Good news for the gluten-free crowd: Nearly 100 percent of food products labeled as gluten-free actually met the FDA's standards in a new round of testing. The agency sampled more than 250 products on the market with “gluten-free” on their label. Just one of those products tested in the past two years didn’t comply with FDA requirements put in place in 2014: Honey Nut Cheerios. The agency tested five samples of the cereal, all of which violated the gluten-free standards. The Cheerio cousins, including the trusty Original, weren't implicated. In late 2015, General Mills recalled boxes produced at one facility, and now, they've all passed the FDA's gluten-free test. The agency set those standards to help consumers with celiac disease feel confident that a food that claims to be gluten-free is, in fact, gluten-free. 

New study suggests ketamine can't curb delirium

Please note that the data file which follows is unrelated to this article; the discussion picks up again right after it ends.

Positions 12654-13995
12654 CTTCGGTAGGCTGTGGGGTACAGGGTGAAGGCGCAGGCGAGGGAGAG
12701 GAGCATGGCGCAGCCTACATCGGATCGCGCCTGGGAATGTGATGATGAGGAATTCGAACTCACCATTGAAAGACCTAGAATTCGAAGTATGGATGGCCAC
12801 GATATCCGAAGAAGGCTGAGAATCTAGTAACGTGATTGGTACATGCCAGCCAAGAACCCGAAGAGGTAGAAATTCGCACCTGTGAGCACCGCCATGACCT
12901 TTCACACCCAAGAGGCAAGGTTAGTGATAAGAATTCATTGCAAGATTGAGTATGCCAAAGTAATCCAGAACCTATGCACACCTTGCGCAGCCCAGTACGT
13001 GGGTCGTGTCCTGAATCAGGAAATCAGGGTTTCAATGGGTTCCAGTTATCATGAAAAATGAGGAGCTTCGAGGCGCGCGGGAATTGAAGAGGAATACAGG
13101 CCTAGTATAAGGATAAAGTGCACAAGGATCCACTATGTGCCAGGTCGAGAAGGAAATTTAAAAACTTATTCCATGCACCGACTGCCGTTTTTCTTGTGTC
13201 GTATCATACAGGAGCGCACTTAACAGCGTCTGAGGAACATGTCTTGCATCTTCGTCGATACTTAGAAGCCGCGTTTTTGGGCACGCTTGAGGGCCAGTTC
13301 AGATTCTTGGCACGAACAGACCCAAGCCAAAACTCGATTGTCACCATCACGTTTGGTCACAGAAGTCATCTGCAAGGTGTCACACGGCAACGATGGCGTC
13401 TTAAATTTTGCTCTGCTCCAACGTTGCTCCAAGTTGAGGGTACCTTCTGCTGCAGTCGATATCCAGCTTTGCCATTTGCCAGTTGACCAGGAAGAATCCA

Anesthesiologists sometimes give patients low doses of the anesthetic ketamine during surgery to tamp down on pain after a procedure, and in recent years, there’s been hope the drug might be able to prevent delirium after surgery, too. Post-surgical delirium — marked by confusion and agitation in patients — is tied to longer ICU stays and an increased risk of death. But a new paper suggests ketamine doesn’t seem to prevent delirium and, for some patients, can make recovery worse. Researchers looked at 672 surgical patients age 60 or older who either received no ketamine, a low dose, or a higher dose. Doctors saw no difference in the prevalence of delirium, but they did see more hallucinations and nightmares among patients who received ketamine, particularly at the higher dose. They say more research is crucial to understand how ketamine works.